International survey by WISE raises questions over whether education prepares young people to be change-makers.
An overwhelming majority of young people believe that their generation should take responsibility for improving the world, according to research by Qatar Foundation’s global education think tank - but less than half of those surveyed say they have the tools to take action.
The results of an international survey by the World Innovation Summit for Education (WISE), released on the International Day of Education, offer a new insight into how young people perceive their education and how prepared they feel to face the future.
The Global Education Barometer assesses how confident the world’s youth feel about their future and how well their education systems are preparing them to confront challenges. Conducted by Ipsos, the survey studied 9,509 young people aged 16-25 across 20 countries in the Middle East, Asia, Africa, the Americas and Europe.
While the key findings will be included in work conducted by UNESCO’s Futures of Education and CRI’s Learning Planet Initiatives, the initial results were revealed during the Learning for People, Planet, Prosperity and Peace conference at UNESCO’s International Day of Education in Paris, France on January 24.
We’re all well aware of the rapid changes on the horizon that will radically shift the world we live in.
Elyas Felfoul, Director of Policy Development and Partnerships at WISE, said during the event that entering a new decade is the perfect opportunity to assess and reinvent education systems for future success.
“We’re all well aware of the rapid changes on the horizon that will radically shift the world we live in,” he said. “How can the main institutions help create an education system that adapts to these radical changes?
“We need to create a new roadmap, to make it easier for the next generation to join this effort so that once they’re ready to lead, they’re going to feel well-equipped.”
The study showed that young people have a heightened awareness of the challenges facing the world, with 85 percent of those surveyed expressing fears about the state of the planet. Meanwhile, 87 percent of young people said it was the responsibility of their generation to make the world a better place, with poverty and social inequality, climate change and the environment, and access to employment being the most pressing issues.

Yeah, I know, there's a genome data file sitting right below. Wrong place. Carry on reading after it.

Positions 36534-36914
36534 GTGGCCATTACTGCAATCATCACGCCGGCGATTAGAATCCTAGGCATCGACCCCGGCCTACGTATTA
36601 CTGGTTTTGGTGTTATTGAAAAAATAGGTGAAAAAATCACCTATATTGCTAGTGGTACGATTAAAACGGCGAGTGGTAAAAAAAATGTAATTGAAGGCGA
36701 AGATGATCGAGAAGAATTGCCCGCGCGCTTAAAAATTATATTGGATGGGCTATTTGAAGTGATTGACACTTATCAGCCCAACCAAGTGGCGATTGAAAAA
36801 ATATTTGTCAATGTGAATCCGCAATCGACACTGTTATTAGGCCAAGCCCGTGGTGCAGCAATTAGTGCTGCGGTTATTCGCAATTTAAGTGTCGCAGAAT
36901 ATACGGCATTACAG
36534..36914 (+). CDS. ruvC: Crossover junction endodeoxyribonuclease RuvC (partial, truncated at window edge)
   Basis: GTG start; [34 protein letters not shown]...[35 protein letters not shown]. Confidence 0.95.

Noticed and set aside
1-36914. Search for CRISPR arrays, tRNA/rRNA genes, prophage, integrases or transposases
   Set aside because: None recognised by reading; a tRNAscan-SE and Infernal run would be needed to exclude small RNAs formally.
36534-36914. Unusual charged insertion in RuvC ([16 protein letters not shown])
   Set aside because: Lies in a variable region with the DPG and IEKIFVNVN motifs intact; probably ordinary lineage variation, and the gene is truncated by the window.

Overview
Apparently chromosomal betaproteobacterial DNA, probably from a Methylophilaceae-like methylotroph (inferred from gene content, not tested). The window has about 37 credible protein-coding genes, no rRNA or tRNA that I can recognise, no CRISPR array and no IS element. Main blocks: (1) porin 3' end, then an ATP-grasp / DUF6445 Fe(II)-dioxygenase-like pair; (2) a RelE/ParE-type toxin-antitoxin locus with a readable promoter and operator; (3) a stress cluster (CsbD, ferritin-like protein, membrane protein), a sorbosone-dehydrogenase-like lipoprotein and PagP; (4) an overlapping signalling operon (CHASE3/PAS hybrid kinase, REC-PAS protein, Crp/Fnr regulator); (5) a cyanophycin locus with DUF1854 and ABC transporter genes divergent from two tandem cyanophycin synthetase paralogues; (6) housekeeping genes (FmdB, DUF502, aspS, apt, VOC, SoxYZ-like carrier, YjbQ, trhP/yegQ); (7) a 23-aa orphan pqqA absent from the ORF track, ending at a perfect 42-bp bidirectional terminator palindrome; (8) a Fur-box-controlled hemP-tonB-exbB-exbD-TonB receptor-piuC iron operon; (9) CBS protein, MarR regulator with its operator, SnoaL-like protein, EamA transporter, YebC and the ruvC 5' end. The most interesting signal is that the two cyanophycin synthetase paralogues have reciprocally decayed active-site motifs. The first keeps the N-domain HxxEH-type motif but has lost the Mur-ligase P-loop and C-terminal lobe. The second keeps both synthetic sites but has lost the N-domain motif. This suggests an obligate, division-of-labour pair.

But when the group surveyed was asked whether they felt ready to take action on such challenges, only half responded favorably and less than half said they truly understood major societal issues or felt ready to find solutions. Young people from Morocco, India, and China were the most actively engaged around at least one cause.
The study then assessed what role education systems play in preparing students to address global challenges. While nearly 90 percent of those surveyed said that education meant more than learning for a career and was valuable in itself, only a small minority said they looked to their schooling to make them more active and well-rounded citizens.
We want to make sure that the education space responds to the immediate needs of young people to make a living.
The young people who participated in the survey said that the most important reasons for attending school were to expand their knowledge and prepare them for the future, and to find a job and make money. Meanwhile, they placed relying on school to learn about the world around them and enable them to make a positive impact on their communities much further down the list of reasons – sixth and ninth respectively.
And while 90 percent of those surveyed said that understanding new technologies were important for the future, only 80 percent felt that they either completely or somewhat understood such technologies.
The results of the survey also revealed that even if students do not feel prepared to take on major societal changes, they are happy overall with their education. Among those who participated, 80 percent said they were either satisfied or somewhat satisfied with their schooling, with those from Finland, Mexico and India being the most content.
However, the findings still represent a call to education systems to assess whether or not their curricula are appropriately addressing the world’s challenges, how to spark students’ interest in global concerns, and better ways of offering tools to improve student readiness – whether through new technologies or leadership skills.
“We have a system that must be transformed,” said Felfoul. “We want to make sure that the education space responds to the immediate needs of young people to make a living but, at the same time, respond to greater aspirations, to make this world a better place.”